A recent study that appeared in the journal Nature Genetics has found that humans have lost diversity in their oral bacteria over the past 7,500 years which scientists attribute to chronic oral diseases in modern humans. This study was done by researchers from the University of Adelaide’s Australian Centre for Ancient DNA, the University of Aberdeen Department of Archaeology in Scotland, and the Welcome Trust Sanger Institute of Cambridge, England.
Less Diverse Oral Bacteria
By analyzing the DNA in calcified bacteria from teeth of humans from ancient periods up through modern day, the researchers have “shed light on the health consequences of the evolving diet and behavior from the Stone Age to modern day.” Their findings show that oral bacteria became less diverse when the human diet changed with the move from hunter-gatherers to farmers and again during the Industrial Revolution when food became manufactured. According to study leader Professor Alan Cooper, director of the Australian Centre for Ancient DNA, “this is the first record of how our evolution over the last 7500 years has impacted the bacteria we carry with us, and the important health consequences.” He attributes the decreasing diversity in oral bacteria to “chronic oral and other disease in post-industrial lifestyles.”
Why It’s a Problem
The study sample included DNA extracted from calcified dental plaque from 34 different prehistoric, northern European skeletons and compared the changes in oral bacteria between hunter-gathers, farmers from the Bronze Age through Medieval times, and people living during and after the Industrial Revolution. Professor Cooper claims that this decrease in bacteria coincided with “the introduction of processed sugar and flour in the Industrial Revolution” and that it is “allowing domination by caries-causing strains. The modern mouth basically exists in a permanent disease state.” Professor Keith Dobney of the University of Aberdeen who worked on this project with Professor Cooper believes that this study can help scientists better understand diseases by observing genetic history, “making the archaeological record extremely relevant and important to modern-day medics and geneticists.” The scope of this study is currently being expanded both geographically and chronologically and will soon include data from other species such as Neanderthals to get a more complete picture of this change.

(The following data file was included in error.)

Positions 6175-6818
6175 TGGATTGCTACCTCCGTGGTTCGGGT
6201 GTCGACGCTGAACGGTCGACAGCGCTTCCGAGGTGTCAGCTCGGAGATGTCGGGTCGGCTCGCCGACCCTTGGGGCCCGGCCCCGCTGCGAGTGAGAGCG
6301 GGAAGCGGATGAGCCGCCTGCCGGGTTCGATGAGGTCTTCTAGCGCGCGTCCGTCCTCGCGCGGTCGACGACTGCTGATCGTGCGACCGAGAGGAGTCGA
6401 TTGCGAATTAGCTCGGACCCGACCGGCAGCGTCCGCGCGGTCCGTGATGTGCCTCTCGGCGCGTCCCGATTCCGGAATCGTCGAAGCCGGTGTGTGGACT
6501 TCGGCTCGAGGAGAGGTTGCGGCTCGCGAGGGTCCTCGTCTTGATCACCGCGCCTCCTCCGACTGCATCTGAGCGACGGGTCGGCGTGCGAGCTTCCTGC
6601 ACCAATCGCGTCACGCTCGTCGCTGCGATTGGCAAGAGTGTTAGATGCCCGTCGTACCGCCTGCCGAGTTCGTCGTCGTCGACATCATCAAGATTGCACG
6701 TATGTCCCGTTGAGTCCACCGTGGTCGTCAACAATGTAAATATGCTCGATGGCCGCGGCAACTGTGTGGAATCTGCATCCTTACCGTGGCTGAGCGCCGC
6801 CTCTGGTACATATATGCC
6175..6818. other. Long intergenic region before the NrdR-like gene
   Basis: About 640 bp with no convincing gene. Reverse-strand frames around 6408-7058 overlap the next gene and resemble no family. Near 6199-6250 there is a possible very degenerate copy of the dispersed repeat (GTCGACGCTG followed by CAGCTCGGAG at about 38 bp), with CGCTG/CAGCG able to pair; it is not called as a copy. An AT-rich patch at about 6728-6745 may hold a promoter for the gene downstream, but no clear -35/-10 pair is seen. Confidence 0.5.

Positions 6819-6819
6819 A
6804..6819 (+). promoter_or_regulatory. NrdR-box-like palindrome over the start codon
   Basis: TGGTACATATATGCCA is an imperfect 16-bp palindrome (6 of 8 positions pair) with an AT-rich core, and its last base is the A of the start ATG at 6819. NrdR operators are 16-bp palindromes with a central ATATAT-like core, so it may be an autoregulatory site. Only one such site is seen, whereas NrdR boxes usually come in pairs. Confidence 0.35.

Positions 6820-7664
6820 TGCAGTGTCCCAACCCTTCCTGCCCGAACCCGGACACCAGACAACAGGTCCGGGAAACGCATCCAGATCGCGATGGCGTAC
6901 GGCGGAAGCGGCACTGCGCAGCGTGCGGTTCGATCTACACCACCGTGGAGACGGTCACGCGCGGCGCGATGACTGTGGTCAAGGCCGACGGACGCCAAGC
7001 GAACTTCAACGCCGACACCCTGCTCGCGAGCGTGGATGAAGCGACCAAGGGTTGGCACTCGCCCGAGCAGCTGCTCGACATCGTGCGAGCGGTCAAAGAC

With our mouths predisposed to cavities due to the lack of bacteria varieties, it is even more important to visit your dentist twice a year for a check up and cleaning.
“Sequencing ancient calcified dental plaque shows changes in oral microbiota with dietary shifts of the Neolithic and Industrial revolutions”
Christina J Adler, Keith Dobney, Laura S Weyrich, John Kaidonis, Alan W Walker, Wolfgang Haak, Corey J A Bradshaw, Grant Townsend, Arkadiusz Sołtysiak, Kurt W Alt, Julian Parkhill & Alan Cooper
Nature Genetics, (2013) doi:10.1038/ng.2536. Published online, Feb 17th, 2013.
Nordqvist, Christian. “Modern Diet Is Rotting Our Teeth.” Medical News Today. MediLexicon, Intl., 19 Feb. 2013. Web.
22 Mar. 2013. http://www.medicalnewstoday.com/articles/256516.php